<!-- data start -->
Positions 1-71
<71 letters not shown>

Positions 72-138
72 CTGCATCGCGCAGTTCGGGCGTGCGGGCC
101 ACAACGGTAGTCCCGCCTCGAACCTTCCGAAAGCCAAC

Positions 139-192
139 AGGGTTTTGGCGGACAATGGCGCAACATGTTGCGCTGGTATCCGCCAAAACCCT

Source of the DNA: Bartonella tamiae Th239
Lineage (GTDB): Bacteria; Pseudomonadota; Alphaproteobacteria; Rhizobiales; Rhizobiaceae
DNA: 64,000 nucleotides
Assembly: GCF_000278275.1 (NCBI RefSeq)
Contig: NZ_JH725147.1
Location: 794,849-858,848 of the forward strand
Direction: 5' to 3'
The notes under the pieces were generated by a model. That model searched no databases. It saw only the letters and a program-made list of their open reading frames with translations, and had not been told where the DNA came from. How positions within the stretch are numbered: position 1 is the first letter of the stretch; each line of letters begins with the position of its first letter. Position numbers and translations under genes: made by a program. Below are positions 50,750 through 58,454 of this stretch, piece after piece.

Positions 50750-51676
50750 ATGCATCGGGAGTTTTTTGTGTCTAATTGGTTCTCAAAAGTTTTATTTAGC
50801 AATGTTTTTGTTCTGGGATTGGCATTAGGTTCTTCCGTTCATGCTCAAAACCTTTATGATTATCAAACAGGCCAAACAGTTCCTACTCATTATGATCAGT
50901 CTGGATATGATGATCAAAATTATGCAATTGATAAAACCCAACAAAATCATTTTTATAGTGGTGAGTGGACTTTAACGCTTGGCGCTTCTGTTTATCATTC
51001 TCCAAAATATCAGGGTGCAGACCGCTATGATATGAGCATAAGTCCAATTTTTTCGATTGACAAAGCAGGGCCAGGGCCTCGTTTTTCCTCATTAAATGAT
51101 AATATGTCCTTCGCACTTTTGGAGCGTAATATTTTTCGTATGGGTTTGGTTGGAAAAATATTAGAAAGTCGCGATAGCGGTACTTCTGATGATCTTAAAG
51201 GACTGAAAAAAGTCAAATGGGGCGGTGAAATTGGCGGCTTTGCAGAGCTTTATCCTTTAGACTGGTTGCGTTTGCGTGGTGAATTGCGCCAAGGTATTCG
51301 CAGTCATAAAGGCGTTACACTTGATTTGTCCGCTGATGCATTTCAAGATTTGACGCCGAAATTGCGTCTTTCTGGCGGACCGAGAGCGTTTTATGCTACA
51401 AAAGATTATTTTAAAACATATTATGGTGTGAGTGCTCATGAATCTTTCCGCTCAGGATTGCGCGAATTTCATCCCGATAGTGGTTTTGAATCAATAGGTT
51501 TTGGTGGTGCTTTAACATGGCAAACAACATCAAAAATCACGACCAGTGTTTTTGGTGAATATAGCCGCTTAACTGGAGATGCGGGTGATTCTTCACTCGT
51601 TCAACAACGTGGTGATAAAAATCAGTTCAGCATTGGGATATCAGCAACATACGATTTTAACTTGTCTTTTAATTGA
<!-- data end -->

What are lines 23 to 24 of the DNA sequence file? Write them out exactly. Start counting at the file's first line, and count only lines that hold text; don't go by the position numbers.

51301 CAGTCATAAAGGCGTTACACTTGATTTGTCCGCTGATGCATTTCAAGATTTGACGCCGAAATTGCGTCTTTCTGGCGGACCGAGAGCGTTTTATGCTACA
51401 AAAGATTATTTTAAAACATATTATGGTGTGAGTGCTCATGAATCTTTCCGCTCAGGATTGCGCGAATTTCATCCCGATAGTGGTTTTGAATCAATAGGTT